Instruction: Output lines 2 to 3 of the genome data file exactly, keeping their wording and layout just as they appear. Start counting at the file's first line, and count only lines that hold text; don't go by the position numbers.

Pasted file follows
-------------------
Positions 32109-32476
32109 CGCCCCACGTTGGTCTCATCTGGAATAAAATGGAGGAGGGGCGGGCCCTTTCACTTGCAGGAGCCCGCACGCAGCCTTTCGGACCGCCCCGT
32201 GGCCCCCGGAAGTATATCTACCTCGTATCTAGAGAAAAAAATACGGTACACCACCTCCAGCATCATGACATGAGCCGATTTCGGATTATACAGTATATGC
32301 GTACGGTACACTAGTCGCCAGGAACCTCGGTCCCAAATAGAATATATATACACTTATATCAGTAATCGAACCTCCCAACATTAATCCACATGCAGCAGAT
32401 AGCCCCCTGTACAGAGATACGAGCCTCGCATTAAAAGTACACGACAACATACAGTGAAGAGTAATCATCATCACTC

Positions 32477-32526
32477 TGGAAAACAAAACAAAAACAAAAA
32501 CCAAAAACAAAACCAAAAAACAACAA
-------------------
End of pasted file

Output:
32109 CGCCCCACGTTGGTCTCATCTGGAATAAAATGGAGGAGGGGCGGGCCCTTTCACTTGCAGGAGCCCGCACGCAGCCTTTCGGACCGCCCCGT
32201 GGCCCCCGGAAGTATATCTACCTCGTATCTAGAGAAAAAAATACGGTACACCACCTCCAGCATCATGACATGAGCCGATTTCGGATTATACAGTATATGC